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(p. 105) On Being Mad, Sad, and Very Young 

(p. 105) On Being Mad, Sad, and Very Young
(p. 105) On Being Mad, Sad, and Very Young

Michael Potegal

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date: 09 August 2020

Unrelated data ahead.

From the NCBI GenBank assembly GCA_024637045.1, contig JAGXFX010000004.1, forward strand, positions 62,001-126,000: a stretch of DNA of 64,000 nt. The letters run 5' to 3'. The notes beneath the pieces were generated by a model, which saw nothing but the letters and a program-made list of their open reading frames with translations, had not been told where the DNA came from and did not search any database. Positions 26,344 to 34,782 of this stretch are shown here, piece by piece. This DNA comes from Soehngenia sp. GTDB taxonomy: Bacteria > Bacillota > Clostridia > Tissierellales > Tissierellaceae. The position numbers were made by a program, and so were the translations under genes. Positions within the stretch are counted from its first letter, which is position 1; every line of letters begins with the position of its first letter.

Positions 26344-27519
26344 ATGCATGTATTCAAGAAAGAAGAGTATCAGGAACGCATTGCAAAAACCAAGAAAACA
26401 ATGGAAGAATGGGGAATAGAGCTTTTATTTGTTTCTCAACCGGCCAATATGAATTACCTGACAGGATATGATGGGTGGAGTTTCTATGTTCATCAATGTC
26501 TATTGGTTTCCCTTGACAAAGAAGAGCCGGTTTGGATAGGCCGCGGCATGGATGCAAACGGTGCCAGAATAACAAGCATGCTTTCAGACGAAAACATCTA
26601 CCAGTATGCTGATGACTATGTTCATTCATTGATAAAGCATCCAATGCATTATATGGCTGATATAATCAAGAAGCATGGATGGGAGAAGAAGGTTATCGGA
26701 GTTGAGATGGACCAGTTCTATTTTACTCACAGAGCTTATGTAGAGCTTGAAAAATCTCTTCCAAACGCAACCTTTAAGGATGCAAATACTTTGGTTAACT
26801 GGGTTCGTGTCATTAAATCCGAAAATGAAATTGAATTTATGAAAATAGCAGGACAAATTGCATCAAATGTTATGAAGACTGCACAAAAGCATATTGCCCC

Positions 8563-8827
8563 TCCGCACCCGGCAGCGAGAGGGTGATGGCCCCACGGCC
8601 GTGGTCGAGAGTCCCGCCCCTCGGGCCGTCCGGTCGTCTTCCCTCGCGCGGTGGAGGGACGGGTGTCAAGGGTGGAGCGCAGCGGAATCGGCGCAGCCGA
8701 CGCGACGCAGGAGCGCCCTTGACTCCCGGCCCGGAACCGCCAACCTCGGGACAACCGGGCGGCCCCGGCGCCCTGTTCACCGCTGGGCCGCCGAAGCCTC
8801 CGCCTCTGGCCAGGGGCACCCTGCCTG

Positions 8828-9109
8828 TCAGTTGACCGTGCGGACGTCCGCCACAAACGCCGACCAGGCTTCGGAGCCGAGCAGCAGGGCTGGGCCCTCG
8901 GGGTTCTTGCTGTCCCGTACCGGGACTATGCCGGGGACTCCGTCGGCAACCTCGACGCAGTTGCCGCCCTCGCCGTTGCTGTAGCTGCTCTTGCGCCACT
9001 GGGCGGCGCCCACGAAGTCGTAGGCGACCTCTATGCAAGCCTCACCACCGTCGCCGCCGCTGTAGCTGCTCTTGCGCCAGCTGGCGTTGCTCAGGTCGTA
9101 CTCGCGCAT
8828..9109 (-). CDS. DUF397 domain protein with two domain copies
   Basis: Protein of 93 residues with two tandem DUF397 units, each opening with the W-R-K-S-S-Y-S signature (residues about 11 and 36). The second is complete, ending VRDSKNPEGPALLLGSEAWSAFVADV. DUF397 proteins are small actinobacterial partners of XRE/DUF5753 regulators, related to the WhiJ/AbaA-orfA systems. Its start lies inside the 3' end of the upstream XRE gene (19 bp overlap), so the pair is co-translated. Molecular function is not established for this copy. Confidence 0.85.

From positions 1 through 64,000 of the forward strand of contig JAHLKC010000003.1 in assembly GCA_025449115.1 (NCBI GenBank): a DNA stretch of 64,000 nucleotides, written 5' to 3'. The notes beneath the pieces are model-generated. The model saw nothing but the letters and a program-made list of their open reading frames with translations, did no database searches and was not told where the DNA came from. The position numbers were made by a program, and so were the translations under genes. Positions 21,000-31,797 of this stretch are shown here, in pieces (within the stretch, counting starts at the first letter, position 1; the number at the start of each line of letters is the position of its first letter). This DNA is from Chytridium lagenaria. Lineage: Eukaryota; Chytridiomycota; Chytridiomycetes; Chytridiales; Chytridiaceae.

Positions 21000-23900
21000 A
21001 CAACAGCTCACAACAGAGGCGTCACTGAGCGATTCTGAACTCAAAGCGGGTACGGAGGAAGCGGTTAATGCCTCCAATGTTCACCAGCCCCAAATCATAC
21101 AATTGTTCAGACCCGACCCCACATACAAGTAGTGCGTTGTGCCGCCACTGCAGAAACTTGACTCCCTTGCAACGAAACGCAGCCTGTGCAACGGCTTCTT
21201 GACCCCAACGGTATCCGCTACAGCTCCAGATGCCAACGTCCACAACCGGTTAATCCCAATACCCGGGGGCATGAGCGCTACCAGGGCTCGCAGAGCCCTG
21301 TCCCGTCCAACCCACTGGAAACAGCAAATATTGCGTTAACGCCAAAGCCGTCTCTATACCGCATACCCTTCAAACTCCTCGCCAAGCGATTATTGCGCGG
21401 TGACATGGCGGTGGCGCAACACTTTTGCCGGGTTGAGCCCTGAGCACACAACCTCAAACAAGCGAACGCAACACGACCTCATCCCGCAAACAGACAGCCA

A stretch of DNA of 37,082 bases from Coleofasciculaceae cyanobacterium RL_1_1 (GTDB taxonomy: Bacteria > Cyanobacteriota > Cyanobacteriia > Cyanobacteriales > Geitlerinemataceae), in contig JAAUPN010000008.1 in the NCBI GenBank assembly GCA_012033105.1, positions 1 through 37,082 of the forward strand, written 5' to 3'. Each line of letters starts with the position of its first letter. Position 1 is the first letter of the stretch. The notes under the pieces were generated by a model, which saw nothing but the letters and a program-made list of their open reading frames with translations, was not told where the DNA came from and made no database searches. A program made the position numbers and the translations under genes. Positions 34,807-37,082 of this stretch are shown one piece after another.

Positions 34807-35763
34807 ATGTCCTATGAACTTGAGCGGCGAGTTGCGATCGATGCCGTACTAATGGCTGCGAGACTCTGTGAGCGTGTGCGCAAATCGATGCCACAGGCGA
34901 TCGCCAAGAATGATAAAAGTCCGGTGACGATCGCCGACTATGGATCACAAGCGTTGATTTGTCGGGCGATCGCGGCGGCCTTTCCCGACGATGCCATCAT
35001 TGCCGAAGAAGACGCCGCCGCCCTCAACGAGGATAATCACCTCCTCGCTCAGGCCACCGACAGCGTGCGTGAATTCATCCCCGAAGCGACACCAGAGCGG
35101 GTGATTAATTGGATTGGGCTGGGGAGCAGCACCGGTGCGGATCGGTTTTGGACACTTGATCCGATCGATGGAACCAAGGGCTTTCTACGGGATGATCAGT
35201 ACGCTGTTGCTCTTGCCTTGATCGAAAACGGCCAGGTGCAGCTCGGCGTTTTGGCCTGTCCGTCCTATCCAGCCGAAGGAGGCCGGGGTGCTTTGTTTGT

Up to 85% of young children in industrialized societies have tantrums. Anger peaks early in these outbursts, then declines. Distress/sadness behaviors remain relatively constant across the tantrum, but comfort-seeking accelerates toward the end, perhaps disinhibited by the anger decline. Distress always outlasts anger and can elicit parental comfort-giving, thus repairing social bonds broken by the child’s anger. Developmentally, tantrums become common around 18 months, perhaps reflecting the emergence of a neurodevelopmental program that anticipates struggles around weaning and independent mobility, as in contemporary forager/village cultures. Such a program might involve left hemisphere anger generation and right hemisphere distress. Mean tantrum frequencies range from 1–9/week, decreasing with age. Tantrum prevalence drops below 50% around 5–6 years. Tantrums may lengthen with age, perhaps morphing into adult anger episodes with a variable residue of distress. Tantrum severity increases in many medical and psychopathological conditions; roughly half of child psychiatry admissions involve severe tantrums.

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